“Nice and quiet, Texas,” whispered Tess from somewhere close behind him.
When the gap between the men lengthened, Joel advanced. He used the shiv he had found earlier to plunge into the trailing man’s neck. A gasp, a spasm, and then the body went limp. It was then onto the next.
Working methodically and staying in the shadows, Joel moved quickly from one stack of crates to the next, edging closer and closer to the rear of the complex.
He crept up to the guards with cobra-like efficiency and moved with a keen awareness and intensity of focus. He took out Robert’s men one by one, freeing them from the nightmare of their subhuman existence.
A wooden club fell from the hands of one of his victims and Joel picked it, feeling the weight of it in his hands. Ahead, another guard stood facing them. Joel hung back, crouched behind a wooden crate waiting for his opportunity. Patience was key, and when it came to killing, Joel bided his time, waiting for the perfect moment to strike.
He took a moment to catch his breath and he became acutely aware of the sound of seagulls circling above him on the ocean breeze. He had passed through a long maze of freight containers and crates, of rusted machine parts and tattered tarps. The smell of salt water filled his senses, mixed with sweat and grease, and the unpleasant odor of smoldering refuse stifling the late-afternoon air.
The guard facing him apparently didn’t notice him, for he turned away, resuming his uninspired patrol.
Joel swung the club at the man’s head, hard, crushing the skull and snapping the wooden club in two. He let the remaining wooden stub fall from his hands.
At last Joel rounded a corner and saw the closed metal door at the end of the dock. To either side, steel shutters covered the windows. Above the door, a solitary light flickered dimly, powered by some unseen generator.
“That office,” Tess said in an excited hush as she pressed up beside him. “Robert must’ve run in there. Let’s go.”
Playing it safe, Joel picked up a brick and lobbed it at the door.
“What the fuck was that?” came a surprised response from around the corner of the crate beside him.
Joel peeked around the corner, saw the last remaining guard. With the man’s back turned toward him, he scampered up behind and locked his arms around the neck. In a matter of seconds, the guard was dead.
They were now positioned just outside Robert’s office.
Joel crept to the door, grabbed the handle and pushed it open. He could feel Tess’s presence close behind, tense, ready for the unexpected.
They entered what appeared to be an ante chamber to an interior office: a waiting room of some kind. He saw a sofa, a pair of wooden tables, a few chairs, and a wooden block of shelves sitting off in the corner. A few pictures hung askew on the wall. To his immediate left, another door.
Joel rose to his feet and calmly opened the door. Inside was a large office with desks and debris, a circular fan, blinds. Standing at the far end was Robert with a gun in his hands.
“Oh shit!” Joel shouted as he ducked for cover on the other side of the door just as the bullet ricocheted past him.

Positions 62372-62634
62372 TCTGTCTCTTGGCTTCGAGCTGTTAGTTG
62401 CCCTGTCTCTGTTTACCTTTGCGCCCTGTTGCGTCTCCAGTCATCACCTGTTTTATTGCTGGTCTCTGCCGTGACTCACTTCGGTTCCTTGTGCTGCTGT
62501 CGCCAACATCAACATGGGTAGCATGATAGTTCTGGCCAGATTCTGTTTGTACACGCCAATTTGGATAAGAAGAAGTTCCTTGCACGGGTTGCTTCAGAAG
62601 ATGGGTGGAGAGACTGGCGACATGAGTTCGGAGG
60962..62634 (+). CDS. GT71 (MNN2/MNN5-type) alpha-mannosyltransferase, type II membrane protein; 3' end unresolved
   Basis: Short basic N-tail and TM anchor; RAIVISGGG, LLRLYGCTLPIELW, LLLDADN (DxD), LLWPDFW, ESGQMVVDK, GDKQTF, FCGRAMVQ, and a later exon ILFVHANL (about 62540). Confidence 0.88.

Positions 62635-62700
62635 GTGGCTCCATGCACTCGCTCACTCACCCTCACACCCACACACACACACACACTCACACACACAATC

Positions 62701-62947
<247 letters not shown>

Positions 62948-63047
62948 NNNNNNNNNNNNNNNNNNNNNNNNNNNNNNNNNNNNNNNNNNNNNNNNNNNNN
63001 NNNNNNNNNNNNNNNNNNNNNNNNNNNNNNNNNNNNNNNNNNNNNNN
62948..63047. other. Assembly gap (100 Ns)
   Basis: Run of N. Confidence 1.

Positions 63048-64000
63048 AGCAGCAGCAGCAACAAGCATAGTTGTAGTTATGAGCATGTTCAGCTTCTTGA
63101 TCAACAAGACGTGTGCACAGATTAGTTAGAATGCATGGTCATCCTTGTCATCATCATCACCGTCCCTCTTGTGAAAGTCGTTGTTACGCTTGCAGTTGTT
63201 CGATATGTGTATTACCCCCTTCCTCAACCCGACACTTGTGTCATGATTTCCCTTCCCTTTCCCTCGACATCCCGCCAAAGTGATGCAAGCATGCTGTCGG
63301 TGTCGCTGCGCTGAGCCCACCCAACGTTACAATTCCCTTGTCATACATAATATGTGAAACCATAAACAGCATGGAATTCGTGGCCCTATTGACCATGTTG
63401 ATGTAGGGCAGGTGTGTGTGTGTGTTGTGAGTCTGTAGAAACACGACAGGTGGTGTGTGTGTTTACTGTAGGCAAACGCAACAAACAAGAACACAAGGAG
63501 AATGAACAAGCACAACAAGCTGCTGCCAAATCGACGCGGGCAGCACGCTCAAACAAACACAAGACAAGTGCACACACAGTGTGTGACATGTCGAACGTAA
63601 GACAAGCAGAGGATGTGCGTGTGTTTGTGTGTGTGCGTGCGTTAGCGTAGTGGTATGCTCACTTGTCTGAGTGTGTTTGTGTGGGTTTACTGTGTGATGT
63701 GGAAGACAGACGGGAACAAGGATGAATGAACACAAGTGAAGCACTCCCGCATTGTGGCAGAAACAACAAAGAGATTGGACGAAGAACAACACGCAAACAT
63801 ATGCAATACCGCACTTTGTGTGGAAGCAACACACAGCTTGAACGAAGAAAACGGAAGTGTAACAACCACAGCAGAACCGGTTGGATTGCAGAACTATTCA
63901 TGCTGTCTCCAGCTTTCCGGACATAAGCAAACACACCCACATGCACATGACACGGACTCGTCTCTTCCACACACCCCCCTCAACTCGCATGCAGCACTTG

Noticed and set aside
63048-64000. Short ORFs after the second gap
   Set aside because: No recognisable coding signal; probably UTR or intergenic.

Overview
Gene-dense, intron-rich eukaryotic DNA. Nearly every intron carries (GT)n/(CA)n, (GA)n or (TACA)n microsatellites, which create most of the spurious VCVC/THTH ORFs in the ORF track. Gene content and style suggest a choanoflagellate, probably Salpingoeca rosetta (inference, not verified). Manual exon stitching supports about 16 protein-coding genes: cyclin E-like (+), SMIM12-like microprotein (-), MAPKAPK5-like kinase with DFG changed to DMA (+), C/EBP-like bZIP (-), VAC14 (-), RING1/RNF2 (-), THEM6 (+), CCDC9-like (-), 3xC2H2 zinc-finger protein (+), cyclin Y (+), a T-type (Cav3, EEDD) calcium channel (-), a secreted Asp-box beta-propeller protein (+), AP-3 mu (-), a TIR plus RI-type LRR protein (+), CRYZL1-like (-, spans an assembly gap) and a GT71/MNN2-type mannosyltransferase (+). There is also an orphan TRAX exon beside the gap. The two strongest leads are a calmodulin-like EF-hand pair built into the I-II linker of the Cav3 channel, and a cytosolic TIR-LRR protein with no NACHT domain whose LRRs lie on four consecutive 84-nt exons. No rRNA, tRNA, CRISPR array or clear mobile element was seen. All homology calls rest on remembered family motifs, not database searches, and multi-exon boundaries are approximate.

“Get back!” Robert shouted, breathing heavily and firing another round. “Get the fuck back!”
Tess came around him and ducked for cover on the opposite side. Both had their backs flattened against the wall.
“We just wanna talk Robert,” Tess said, her voice loud but reassuring.
“We ain’t got fuckin’ nothin’ to talk about!” came the panicked response.
“Put your gun down!” Tess ordered, trying to mask her anger.
As she poked her head around the corner of the open doorway, Robert fired again, the bullet sparking off the metal door jamb inches from her face. She drew back quickly and glanced at Joel. Together they shook their heads.
“Yeah?” Robert said, pulling the trigger but only hearing a click. “Go fuck yourself!”
With nothing left to do but flee, Robert did the only reasonable thing left: he threw the empty pistol at the doorway. As it went clunking past them, he took off in a mad sprint through the open doorway to his right.
“He’s running!” Tess yelled as she leaned in to take a closer look. With that, both she and Joel burst into the room.
“Robert!” Joel angrily warned, irritated at having to give chase.
“Screw you, Joel!” came another panicked response.
Tess motioned toward the empty hallway.
“Joel, this way!”
Seething with anger, Joel kicked the closed door open. It banged loudly and he went past it, following Robert through a narrow alleyway littered with debris.
His prey turned a corner, fleeing like a rat. He kicked over garbage pails as he fled and raced like a mad clown down another alley.
Joel continued to race after him, feeling his anger build.
To his left, Robert slipped through an entrance shielded with vertical vinyl blinds, a cold storage room used for produce.
“We almost got him!” shouted Tess behind him.
Another hallway, another quick turn to his right, with Joel following only the sound of fleeing footsteps...
He came to a window and vaulted through it without hesitation, and then, feeling a sense of relief, found himself in a dead end alley. There was Robert, pushing helplessly against a locked fenced gate, cursing his fate.
“Come on!” the ponytailed man cried, shoving himself against the object of his own bad luck.